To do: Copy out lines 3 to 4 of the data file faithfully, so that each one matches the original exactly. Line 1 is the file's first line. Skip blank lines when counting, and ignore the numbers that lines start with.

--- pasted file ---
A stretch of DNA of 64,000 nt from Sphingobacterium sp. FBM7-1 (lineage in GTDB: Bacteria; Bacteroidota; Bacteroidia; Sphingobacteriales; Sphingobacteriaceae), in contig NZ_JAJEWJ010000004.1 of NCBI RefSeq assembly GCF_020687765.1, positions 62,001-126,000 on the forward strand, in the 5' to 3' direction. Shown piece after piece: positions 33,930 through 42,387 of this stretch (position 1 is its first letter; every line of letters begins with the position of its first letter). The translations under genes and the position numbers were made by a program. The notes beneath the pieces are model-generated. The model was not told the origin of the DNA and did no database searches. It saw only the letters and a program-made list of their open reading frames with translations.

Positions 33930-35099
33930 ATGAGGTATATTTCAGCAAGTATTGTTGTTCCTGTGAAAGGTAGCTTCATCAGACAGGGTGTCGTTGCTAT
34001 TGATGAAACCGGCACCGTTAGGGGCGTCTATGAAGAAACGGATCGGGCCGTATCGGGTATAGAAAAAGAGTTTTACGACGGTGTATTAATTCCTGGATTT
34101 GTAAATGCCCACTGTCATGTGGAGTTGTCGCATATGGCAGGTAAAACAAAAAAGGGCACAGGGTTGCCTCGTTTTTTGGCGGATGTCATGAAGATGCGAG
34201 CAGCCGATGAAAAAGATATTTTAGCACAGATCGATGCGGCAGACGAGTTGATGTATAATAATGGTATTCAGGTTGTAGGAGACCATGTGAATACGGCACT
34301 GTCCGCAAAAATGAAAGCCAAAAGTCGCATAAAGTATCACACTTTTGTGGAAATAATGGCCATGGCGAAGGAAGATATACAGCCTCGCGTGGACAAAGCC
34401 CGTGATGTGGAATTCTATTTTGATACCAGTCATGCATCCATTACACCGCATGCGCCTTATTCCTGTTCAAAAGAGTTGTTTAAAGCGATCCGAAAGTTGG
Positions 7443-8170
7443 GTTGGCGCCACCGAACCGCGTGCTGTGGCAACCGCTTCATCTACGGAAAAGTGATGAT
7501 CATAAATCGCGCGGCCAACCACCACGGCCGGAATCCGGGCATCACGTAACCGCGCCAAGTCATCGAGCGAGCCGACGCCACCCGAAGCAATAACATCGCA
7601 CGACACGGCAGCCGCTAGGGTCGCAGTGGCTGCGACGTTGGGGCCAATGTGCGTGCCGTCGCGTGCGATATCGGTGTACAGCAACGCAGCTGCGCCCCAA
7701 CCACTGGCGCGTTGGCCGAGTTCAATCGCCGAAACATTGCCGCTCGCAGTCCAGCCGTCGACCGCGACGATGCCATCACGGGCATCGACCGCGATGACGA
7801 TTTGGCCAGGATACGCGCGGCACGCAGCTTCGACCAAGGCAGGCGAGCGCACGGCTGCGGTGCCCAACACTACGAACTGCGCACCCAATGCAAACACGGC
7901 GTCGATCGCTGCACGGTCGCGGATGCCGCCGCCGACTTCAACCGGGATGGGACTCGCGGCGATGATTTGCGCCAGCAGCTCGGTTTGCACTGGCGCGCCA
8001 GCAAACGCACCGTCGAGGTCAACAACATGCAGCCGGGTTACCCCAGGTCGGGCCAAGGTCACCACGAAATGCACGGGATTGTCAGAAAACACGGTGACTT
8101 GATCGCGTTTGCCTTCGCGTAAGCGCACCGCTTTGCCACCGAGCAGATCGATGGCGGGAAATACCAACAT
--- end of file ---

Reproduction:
33930 ATGAGGTATATTTCAGCAAGTATTGTTGTTCCTGTGAAAGGTAGCTTCATCAGACAGGGTGTCGTTGCTAT
34001 TGATGAAACCGGCACCGTTAGGGGCGTCTATGAAGAAACGGATCGGGCCGTATCGGGTATAGAAAAAGAGTTTTACGACGGTGTATTAATTCCTGGATTT